One thing about the “save” button. We want it to save the settings of the current grid so that when that particular user signs back in, they don’t have to change the settings again. One flaw with this is that the tickets are communal. So, if somebody closes a ticket that somebody else may have been viewing, when that other person goes back to try and find it, it may be hidden by default for being closed. I propose that if there are discrepancies between the previous log in tickets and the current ticket states, some sort of update should appear for the user so that they know, “oh yeah, so-and-so closed this ticket”. These updates could also include new tickets that pertain to the settings of that user. So if I have my grid set so that I only see tickets owned by me that are open and somebody assigns me a new ticket, I will get a notification that I was assigned another ticket. Also if somebody closed a ticket I owned, then I would be notified of that so that I’m not trying to find that ticket and know that it has been closed. This can either be achieved by a pop-up window (although I hate those), or an update box that appears either on top or underneath the grid. I think that on top is better since the user will see it right away.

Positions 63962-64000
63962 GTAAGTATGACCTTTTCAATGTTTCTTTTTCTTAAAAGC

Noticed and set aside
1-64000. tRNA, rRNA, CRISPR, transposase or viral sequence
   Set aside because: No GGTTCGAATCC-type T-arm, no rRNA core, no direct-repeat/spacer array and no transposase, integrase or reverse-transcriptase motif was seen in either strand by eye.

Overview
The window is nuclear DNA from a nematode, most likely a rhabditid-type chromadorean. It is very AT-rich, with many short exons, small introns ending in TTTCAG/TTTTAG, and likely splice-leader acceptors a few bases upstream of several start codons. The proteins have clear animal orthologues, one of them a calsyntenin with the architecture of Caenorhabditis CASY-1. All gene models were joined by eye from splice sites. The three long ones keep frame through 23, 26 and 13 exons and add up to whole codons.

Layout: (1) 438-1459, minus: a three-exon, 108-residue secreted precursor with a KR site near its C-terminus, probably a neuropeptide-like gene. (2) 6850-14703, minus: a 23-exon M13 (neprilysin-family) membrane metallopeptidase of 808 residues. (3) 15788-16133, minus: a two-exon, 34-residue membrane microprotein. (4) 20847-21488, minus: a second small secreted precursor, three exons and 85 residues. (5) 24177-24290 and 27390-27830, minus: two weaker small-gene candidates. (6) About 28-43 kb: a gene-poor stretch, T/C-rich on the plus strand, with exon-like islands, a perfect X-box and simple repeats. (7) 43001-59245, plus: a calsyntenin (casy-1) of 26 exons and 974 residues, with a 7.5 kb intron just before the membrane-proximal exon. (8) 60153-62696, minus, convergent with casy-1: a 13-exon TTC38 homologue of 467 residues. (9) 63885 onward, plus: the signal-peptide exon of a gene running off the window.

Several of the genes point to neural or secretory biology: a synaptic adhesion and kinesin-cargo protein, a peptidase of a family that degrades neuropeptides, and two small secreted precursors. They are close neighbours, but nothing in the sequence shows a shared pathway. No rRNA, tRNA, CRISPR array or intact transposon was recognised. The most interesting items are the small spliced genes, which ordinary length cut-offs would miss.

This is an image of an update alert. I was thinking that the box should be a shade of red, but then realized that it would seem too alarming. Let’s face it, it’s not like the monitor is about to explode. So a light blue would be more calming.

Upon clicking the “more info” link, the window should expand (sliding the ticket grid down) and give a more detailed description of the tickets that were added or removed like so: